Four ambitious Quinlan MBA students created their own study abroad course using the Ignatian Pedagogy framework—a model for teaching and learning with emphasis on experience, reflection, and action—as a guide for their time abroad.
In June 2016, students Abby Annala, Magi Zlatkova, Emily Schroeder, and Amanda Schaumann and management professor Mike Welch spent 12 days in Croatia. There, they consulted with two major Croatian companies and provided market trend research, industry analysis, and information on the American consumer.
Professor Welch advised the students and worked with them to apply the Ignatian Pedagogy framework to their time in Croatia.
“I really admired how the students took ownership over the course and their learning,” said Welch. “They successfully used the Ignatian Pedagogy framework to maximize their time in Croatia and provide their client with an actionable business plan.”
The students also relied on the international connections and insight of information systems professor Nenad Jukić. A native of Croatia, Jukić introduced the group to one of their clients and helped them navigate Croatian culture and customs.
Gaining insights in Chicago
Classwork began well before the June trip. Months beforehand, the students began working with their first client, Kraš, a Croatian company specializing in chocolate. The students researched the company to determine its market share in Croatia, while also analyzing American market trends from the confectionery industry. The result was a SWOT analysis of potential U.S. distribution and operations.
“Our detailed SWOT analysis showed Kraš how serious we were, and it made them open to scheduling Skype meetings with us and sending additional documents to help us better serve them,” said Annala. Ultimately, the students chose to write a business plan for opening a Kraš retail storefront in Chicago.
For an additional perspective on retail operations in Chicago, the students visited World’s Finest Chocolate and toured its local manufacturing facilities. This was made possible thanks to Anthony Gargiulo (MS ’87), a Quinlan alumnus and vice president of human resources at World’s Finest Chocolate.
Hands-on experience in Croatia
Once in Croatia, the students met with representatives from Kraš and their second client, Stemi.
“During the company visit, we met with several members of the supervisory board of Kraš in the marketing, exports, and manufacturing departments,” said Schroeder. “The meetings were extraordinarily useful for us to gain a deeper understanding of the company and the cultural differences of operating a business in Croatia versus in the U.S.”
The students also visited several Kraš retail stores and toured its facilities, which came with the added perk of eating freshly made chocolate.
Their second client, Stemi, is a start-up company focused on educating women and children about STEM. Stemi requested insights on the American education market and consumer, as they are looking to market a build-your-own hexapod robot to American consumers.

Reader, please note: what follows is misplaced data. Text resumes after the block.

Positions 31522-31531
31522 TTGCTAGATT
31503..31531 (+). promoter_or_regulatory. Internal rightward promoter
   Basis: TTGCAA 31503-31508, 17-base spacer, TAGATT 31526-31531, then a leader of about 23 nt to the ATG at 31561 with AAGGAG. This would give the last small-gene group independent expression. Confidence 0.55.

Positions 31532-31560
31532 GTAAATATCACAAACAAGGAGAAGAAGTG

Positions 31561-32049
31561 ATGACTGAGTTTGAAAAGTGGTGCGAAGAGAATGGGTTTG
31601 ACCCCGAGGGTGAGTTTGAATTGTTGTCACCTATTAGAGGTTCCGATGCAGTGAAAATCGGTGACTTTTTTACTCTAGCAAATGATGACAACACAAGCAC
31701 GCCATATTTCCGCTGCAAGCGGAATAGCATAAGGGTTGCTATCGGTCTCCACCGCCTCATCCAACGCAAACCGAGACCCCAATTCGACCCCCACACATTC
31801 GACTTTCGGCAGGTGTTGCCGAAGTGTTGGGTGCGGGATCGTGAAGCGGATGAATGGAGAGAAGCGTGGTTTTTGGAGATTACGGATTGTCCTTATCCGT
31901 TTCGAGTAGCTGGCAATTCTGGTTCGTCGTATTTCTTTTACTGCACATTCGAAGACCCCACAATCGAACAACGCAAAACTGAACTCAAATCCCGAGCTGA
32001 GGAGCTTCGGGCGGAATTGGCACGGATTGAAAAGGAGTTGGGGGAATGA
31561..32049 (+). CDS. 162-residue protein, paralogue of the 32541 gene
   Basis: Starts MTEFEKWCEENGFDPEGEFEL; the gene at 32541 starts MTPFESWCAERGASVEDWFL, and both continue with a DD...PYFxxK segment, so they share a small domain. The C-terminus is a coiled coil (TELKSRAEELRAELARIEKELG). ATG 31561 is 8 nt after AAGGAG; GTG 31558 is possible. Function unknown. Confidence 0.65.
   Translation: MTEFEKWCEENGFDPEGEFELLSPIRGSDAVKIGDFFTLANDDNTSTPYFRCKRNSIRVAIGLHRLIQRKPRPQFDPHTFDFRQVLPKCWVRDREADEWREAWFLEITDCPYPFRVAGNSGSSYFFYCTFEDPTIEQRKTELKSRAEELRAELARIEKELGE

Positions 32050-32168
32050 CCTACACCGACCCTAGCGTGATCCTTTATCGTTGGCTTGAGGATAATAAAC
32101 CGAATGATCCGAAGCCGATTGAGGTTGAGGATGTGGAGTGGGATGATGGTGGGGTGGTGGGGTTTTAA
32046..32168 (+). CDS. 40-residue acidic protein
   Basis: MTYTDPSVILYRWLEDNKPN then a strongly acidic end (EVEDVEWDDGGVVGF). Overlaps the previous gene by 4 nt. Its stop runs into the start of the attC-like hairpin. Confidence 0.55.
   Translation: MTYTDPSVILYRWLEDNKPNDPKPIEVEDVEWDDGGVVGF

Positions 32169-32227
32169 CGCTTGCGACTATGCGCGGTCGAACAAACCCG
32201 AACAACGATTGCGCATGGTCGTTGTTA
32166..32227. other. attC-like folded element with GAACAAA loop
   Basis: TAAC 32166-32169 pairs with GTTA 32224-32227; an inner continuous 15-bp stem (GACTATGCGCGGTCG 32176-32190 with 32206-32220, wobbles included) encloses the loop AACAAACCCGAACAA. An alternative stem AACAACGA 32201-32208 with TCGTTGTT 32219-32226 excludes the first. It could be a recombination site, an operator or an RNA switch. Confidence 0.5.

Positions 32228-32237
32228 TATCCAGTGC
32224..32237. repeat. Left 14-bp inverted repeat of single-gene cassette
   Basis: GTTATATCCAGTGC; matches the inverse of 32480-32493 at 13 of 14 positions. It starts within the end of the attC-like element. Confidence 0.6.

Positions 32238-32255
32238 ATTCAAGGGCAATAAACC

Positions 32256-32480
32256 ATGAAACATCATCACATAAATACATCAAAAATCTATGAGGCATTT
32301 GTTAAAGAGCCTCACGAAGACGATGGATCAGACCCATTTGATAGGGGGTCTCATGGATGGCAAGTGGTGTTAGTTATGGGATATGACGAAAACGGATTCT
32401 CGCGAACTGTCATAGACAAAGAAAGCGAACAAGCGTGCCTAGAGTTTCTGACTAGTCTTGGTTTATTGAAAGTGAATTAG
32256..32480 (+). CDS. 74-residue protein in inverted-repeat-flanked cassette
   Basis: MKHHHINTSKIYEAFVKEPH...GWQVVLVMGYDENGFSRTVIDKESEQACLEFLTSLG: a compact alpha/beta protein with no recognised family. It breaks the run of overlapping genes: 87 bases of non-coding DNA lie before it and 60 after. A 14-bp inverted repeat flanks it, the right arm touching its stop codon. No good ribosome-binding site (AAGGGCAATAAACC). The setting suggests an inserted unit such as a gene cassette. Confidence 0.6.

The robot kit teaches STEM in a fun and interactive way, as it challenges the consumer to assemble its various parts. However, the students identified a major challenge for marketing the robot to American consumers: a 10-month wait to receive it.
Providing value to their clients
While in Croatia, the students provided Stemi with research on the U.S. education market. They also advised Stemi to shift its marketing focus from individual consumers to educational institutions, such as schools and libraries. These institutions are more likely to wait up to 10 months to receive the hexapod robot.
Following the trip, the students provided Kraš with an actionable business plan to help the organization bring retail operations to Chicago. The plan relied on knowledge gained pre-trip, their experiences during the trip, and group reflection.
“I’m very proud of what we accomplished in Croatia and our deliverables for Kraš and Stemi,” said Zlatkova. “At times it was challenging for us to balance both full-time school and work, on top of creating a study abroad course from scratch, but in the end it was all worth it!”
An important part of the class—and of Ignatian Pedagogy—is reflection. After each meeting, the students created time for focused group reflection and discussion. This time enabled them to brainstorm ideas and work together to meet the expectations of their clients.
“Each of us on the trip came from a different field of study, which meant we all came away from each meeting with a different perspective,” said Schaumann. “Having the opportunity to reflect throughout the trip helped me to develop a broader business understanding.”
Sharing the lessons learned
In August 2016, the students presented at the Focus on Teaching and Learning Conference, a Loyola conference on effective teaching and learning practices. They discussed their experiences and how this model can replicated by business students and others interested in international experiential learning.
The students all agree that creating their own study abroad course and spending 12 days in Croatia working with international clients were life-changing experiences for them, both individually and as a group.
“This has been a self-actualizing experience,” said Annala. “Our time in Croatia allowed me and my classmates to directly apply skills from the classroom to solve a real-world business problem for a company.”
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